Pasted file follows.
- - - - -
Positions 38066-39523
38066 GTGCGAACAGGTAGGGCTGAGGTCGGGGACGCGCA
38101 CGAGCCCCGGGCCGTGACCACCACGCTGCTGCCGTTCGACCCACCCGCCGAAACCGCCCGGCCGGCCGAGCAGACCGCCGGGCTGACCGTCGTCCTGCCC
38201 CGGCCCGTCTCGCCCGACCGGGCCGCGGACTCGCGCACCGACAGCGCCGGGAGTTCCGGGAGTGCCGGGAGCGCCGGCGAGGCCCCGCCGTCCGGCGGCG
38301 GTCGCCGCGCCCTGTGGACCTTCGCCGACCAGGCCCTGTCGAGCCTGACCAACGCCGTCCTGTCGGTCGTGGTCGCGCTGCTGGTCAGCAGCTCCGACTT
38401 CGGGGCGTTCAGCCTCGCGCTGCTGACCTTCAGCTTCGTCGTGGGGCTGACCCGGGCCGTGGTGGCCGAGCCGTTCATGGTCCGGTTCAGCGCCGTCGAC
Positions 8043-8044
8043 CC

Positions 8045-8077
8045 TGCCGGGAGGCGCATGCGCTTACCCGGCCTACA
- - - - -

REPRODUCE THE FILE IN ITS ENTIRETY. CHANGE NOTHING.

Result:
Positions 38066-39523
38066 GTGCGAACAGGTAGGGCTGAGGTCGGGGACGCGCA
38101 CGAGCCCCGGGCCGTGACCACCACGCTGCTGCCGTTCGACCCACCCGCCGAAACCGCCCGGCCGGCCGAGCAGACCGCCGGGCTGACCGTCGTCCTGCCC
38201 CGGCCCGTCTCGCCCGACCGGGCCGCGGACTCGCGCACCGACAGCGCCGGGAGTTCCGGGAGTGCCGGGAGCGCCGGCGAGGCCCCGCCGTCCGGCGGCG
38301 GTCGCCGCGCCCTGTGGACCTTCGCCGACCAGGCCCTGTCGAGCCTGACCAACGCCGTCCTGTCGGTCGTGGTCGCGCTGCTGGTCAGCAGCTCCGACTT
38401 CGGGGCGTTCAGCCTCGCGCTGCTGACCTTCAGCTTCGTCGTGGGGCTGACCCGGGCCGTGGTGGCCGAGCCGTTCATGGTCCGGTTCAGCGCCGTCGAC
Positions 8043-8044
8043 CC

Positions 8045-8077
8045 TGCCGGGAGGCGCATGCGCTTACCCGGCCTACA